Tuesday, June 5, 2012

More stage gear for live playing

In some recent posts I discussed a set of surprisingly good drum mics as well as an array of clamps and goosenecks to position the mics. This post will cover the boring stuff like cables, adapters and even power conditioners.

The focus is live playing. Much of what I have to say about micing drums will be from that perspective. For studio micing I encourage you to check our Micing Drums, a free guide in PDF format.

One final caveat: I personally believe in playing - as much as possible and practical - without microphones. However, there are outside venues that require some form of drum kit amplification, and there are music genres that demand the same inside or outside. Factor my aversion to microphones when reading this.

In my post about surprisingly good drum mics I discussed an inexpensive, but adequate set of microphones (Nady DMK-5 microphone set). If you look at a typical small band PA, like the Peavey XR 8300, you'll see that the drummer's mics would eat up five of the eight available channels.

I can pretty much assure you that isn't going to happen unless the drummer owns the PA, and even then common sense would probably prevail.

One way to apply common sense (and save money) is to use XLR splitters

At thirteen bucks a pair, you have just concentrated four channels into two (still making it three channels for the drummer when the bass drum mic is factored in.) Still, that leaves five channels for the band.

To assuage any concerns about sharing channels, remember this scenario is a live playing situation. Studios are a different animal and not covered here (although some of the concepts may be applicable.)

If you absolutely, positively have to mic every drum and cymbal, you can feed two channels of your main mixer from an unpowered mixer. That will also give you some control over the levels. Here is one example of an unpowered mixer with enough input channels to mic a fairly large drum kit:

The bottom component in that rack is a Behringer RX1202FX that will mix eight mics and, using the two XLR outs, feed into two channels on your main mixer. The RX1202FX is not the only mixer that you can use - I am citing it (like the Peavey XR 8300 main powered mixer) because I happen to own those models.

Another approach, which is discussed in Micing Drums, is to dispense with individual drum micing and use overhead microphones instead. The guide discusses condenser mics, but I am more of a fan of dynamic microphones for live situations. First, they require no phantom power, and are sturdier. And most cost less than condenser mics.

A very safe choice is the tried and true Shure SM57. Nobody ever got fired for using those. Personally, I prefer the Blue Microphones enCORE 100.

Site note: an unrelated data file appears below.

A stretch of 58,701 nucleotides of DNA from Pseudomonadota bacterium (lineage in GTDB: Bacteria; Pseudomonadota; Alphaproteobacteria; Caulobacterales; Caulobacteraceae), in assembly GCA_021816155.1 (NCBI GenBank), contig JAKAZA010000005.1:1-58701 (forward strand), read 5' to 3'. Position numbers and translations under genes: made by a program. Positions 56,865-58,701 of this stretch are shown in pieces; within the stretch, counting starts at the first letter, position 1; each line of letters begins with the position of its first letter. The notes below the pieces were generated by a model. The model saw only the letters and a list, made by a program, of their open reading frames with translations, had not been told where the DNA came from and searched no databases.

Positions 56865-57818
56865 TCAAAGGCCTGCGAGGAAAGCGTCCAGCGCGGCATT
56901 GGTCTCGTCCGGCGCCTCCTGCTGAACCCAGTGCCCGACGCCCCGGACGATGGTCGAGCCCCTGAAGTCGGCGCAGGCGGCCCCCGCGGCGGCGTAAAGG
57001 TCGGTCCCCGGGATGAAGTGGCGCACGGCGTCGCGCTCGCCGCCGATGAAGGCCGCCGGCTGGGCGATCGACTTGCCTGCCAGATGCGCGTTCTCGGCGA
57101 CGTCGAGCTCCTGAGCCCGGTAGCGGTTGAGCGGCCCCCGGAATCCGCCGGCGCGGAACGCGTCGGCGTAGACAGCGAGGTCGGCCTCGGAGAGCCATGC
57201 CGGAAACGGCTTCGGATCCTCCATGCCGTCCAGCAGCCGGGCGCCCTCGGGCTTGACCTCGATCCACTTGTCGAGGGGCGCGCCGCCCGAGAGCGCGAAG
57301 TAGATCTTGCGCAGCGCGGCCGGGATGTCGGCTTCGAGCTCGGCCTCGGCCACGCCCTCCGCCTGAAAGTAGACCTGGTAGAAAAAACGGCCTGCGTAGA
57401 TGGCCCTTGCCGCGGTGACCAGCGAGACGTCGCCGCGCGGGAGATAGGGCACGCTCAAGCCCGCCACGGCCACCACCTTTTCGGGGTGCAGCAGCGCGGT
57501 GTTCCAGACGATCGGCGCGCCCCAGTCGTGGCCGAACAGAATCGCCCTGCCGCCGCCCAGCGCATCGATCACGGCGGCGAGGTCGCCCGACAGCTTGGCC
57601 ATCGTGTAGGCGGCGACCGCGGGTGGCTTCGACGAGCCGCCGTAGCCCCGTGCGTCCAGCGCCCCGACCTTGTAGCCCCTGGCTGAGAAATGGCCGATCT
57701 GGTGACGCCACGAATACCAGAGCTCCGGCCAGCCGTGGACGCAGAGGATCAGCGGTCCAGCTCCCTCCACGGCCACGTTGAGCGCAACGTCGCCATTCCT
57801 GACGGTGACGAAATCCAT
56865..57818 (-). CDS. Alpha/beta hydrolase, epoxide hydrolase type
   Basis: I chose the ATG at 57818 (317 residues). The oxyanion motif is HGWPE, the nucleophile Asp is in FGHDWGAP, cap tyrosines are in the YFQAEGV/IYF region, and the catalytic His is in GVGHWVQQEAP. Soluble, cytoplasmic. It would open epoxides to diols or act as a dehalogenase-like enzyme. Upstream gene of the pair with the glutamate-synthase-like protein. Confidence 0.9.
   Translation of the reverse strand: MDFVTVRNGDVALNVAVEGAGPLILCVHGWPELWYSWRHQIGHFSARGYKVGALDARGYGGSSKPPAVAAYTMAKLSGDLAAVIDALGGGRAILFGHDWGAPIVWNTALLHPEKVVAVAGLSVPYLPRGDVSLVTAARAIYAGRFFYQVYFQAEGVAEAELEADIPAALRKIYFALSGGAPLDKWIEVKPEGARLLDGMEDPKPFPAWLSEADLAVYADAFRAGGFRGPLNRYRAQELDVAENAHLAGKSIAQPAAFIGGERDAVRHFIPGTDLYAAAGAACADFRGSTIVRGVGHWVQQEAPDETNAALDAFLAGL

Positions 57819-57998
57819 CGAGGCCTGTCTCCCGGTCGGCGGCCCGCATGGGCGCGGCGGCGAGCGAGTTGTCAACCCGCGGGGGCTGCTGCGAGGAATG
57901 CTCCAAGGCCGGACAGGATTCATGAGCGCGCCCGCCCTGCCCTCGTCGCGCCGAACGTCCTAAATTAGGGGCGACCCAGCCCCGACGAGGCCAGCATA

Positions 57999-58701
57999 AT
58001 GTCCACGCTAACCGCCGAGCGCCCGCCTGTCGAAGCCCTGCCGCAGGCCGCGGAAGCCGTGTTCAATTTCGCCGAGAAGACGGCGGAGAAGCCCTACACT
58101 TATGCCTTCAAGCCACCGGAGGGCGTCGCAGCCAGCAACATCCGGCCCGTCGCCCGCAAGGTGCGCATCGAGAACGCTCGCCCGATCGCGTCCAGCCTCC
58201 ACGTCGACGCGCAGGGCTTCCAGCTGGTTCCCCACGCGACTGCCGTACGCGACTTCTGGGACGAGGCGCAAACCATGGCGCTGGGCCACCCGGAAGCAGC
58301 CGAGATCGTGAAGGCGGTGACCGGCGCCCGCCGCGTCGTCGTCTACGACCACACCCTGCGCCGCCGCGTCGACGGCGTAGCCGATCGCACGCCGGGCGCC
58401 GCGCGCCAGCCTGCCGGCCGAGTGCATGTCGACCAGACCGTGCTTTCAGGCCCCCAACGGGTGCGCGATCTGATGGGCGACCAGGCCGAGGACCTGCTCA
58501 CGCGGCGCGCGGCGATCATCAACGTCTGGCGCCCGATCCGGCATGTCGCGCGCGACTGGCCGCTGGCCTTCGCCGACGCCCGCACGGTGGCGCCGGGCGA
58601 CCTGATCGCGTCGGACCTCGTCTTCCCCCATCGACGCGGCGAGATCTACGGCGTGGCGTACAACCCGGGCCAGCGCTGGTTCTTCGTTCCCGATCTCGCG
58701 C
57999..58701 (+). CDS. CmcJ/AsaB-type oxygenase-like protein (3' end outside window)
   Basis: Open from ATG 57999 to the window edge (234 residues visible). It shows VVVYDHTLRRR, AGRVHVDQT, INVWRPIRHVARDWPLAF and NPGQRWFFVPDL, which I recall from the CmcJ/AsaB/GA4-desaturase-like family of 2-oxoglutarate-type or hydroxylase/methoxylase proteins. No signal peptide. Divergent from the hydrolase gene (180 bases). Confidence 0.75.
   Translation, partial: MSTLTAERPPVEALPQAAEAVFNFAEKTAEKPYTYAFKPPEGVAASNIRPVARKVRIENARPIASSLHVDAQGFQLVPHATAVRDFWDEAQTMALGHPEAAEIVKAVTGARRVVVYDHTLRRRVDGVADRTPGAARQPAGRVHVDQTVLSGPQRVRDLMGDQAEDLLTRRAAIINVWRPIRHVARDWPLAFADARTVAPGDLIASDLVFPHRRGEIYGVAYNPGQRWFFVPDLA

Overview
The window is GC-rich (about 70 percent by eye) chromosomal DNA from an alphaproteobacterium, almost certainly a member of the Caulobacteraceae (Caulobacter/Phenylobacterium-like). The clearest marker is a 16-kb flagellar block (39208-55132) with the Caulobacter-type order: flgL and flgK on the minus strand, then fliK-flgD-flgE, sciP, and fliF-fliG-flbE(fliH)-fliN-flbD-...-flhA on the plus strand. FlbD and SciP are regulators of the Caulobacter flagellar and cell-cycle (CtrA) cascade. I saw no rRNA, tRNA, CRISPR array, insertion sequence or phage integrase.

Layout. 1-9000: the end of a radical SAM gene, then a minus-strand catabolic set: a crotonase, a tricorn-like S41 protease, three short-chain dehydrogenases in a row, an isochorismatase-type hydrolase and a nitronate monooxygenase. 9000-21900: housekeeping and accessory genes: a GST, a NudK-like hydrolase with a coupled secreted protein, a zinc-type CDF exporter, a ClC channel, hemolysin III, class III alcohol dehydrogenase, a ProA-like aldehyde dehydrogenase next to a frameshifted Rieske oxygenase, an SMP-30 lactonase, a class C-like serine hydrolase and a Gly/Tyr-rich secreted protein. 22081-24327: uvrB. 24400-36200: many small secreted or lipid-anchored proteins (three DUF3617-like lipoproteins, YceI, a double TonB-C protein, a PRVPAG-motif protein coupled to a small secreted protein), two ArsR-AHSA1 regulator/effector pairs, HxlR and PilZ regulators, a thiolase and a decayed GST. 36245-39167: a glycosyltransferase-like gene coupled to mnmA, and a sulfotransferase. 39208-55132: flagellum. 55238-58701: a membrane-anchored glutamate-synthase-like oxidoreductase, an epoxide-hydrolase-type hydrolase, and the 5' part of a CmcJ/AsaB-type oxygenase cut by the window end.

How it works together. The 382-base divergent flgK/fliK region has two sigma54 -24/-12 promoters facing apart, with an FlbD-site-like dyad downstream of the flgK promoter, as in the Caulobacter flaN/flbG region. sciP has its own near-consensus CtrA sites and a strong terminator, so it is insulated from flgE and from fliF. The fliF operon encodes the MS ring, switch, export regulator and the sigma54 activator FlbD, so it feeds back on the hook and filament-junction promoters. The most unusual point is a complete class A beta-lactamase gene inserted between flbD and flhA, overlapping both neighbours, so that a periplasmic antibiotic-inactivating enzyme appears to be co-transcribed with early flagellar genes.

Shure SM57

Blue Microphones enCORE 100

My reason is it is a much hotter mic than the SM57 and can be run directly into your mixer channel.

Before going further, a word about overheads versus micing each drum. When you are micing each drum you can get away with using the splitters I mentioned above. When using overheads, though, I recommend using two and giving them their own channel. This allows you to set the levels individually for a decent stereo sound (a reason to use overheads in the first place). And, of course, you should give the kick drum its own channel regardless of your mic placement approach.

Back to the SM57 vs. Blue Microphones enCORE. Most bands already have either the SM57 or Shure's other wildly popular mic, the
SM58, making buying another model of microphone an unnecessary expense. There is nothing wrong with using either the Shure SM57 or the SM58 as overhead mics. They work well as are in smaller venues. For outside, though, I would run them through a pre-amp like the Alesis Tube Duo Stereo Tube Microphone Preamplifier.

I have discovered that this pre-amp works wonders with the Shure SM57 and SM58 Microphones. It also works well with cheaper mics that are bundled with some PA systems. What these mics have in common is they do not have a very hot signal, so the boost provided by the tube pre makes a major improvement in how the mic responds.

The Blue Microphones enCORE 100 does not need this boost. In fact, even with minimum gain they start feeding back very quickly.

At this point I am going to stop and continue in my next post. Remember my caveats: I am not a professional sound engineer and this discussion is centered on live playing. Also, remember that my philosophy is that micing drum kits should be done as a last resort. In music there is such a thing as dynamic range that each musician should be able to play within and control. Adding gear is no substitute for technique. That said, check out my next post.

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